Guest Contributor | Sep 22, 2020 | 0
Bank’s house view on budget rests on improved 2018 economic performance
“Namibia’s economic growth outlook for 2018 looks positive and we can remain cautiously optimistic” commented Standard Bank’s in-house economist, Naufiku Hamunime, in anticipation of the tabling of the 2018 Appropriation Bill on 07 March by the Minister of Finance, hon Calle Schlettwein.
Quoting the Bank of Namibia outlook, Hamunime said real economic growth for 2018 and 2018 is pencilled in at 2.2% and 3.1% respectively, with a view that it will continue to accelerate over the medium term.
Following the 2016 economic slowdown the country’s Gross Domestic Product (GDP) growth slowed to 1.1% as a result of low commodity prices, construction slowdown, reduced SACU revenue, the Angolan retail crisis, reduced government spending and the pervasive drought.
Expected growth for 2017 currently stands at a paltry 0.6%, constituting a severe downward revision from the Bank of Namibia’s earlier 2.1% growth forecast.
“This minimal growth experienced last year reflects deeper than previously expected contractions in the construction, wholesale and retail trade sectors, in as well as slower than expected growth rates for manufacturing, electricity and water and the public sector,” said Hamunime.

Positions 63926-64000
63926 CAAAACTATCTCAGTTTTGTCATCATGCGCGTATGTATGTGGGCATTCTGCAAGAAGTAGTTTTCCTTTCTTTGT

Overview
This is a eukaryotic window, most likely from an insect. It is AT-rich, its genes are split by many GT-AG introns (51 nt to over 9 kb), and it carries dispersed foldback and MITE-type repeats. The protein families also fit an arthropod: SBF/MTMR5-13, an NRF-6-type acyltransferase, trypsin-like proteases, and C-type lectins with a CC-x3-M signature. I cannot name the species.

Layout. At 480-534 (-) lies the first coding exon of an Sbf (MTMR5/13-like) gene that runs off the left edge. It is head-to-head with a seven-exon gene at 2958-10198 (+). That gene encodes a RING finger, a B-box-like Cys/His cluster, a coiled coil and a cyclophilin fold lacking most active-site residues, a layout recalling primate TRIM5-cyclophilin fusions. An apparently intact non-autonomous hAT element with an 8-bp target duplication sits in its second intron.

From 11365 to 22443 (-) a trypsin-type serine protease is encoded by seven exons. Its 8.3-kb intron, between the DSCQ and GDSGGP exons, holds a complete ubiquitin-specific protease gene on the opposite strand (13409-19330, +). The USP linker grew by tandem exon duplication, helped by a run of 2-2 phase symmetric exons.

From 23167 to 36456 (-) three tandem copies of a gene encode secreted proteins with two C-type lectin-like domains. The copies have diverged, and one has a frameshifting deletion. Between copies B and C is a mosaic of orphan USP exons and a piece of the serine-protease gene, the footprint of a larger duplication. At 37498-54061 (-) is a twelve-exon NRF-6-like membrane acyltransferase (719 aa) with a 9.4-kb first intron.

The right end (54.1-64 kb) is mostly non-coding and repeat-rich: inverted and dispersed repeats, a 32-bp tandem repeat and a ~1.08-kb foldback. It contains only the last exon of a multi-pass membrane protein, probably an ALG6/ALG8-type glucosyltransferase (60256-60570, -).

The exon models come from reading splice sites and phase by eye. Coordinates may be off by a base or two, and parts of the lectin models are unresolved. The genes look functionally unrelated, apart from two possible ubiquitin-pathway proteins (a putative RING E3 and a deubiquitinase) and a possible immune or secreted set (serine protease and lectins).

Citing positive developments during 2017, Hamunime noted that the primary sector performed quite well largely on the back of a recovery in both agriculture and mining. “Last year we saw growth in the agriculture sector increase to 8.1% as a result of normalising rainfall patterns.
“However growth in the sector is expected to moderate in 2018 and 2019 due to uncertain weather conditions. The fishing sector felt contraction and a slight recovery. There’s also been strong recovery in the mining and quarrying sectors largely as a result of increased diamond mining. Going forward uranium mining is expected to increase, however the effects of this will be somewhat muted by subdued uranium prices. This coupled with the expected slowdown in diamond mining is expected to result in moderate growth in the mining sector,” said Hamunime.
She stated that growth in the construction sector will generally remain depressed following the completion of major projects in the mining sector and ongoing fiscal consolidation by the government.
Hamunime concluded that the government has been making moves to improve the economy through strong fiscal policies and a concerted drive to reform under-performing State Owned Enterprises. She said commendable efforts have also been made to stabilize the fiscus, while continuing to invest in productive assets through the establishment of the Infrastructure Fund with an allocation from the the African Development Bank loan.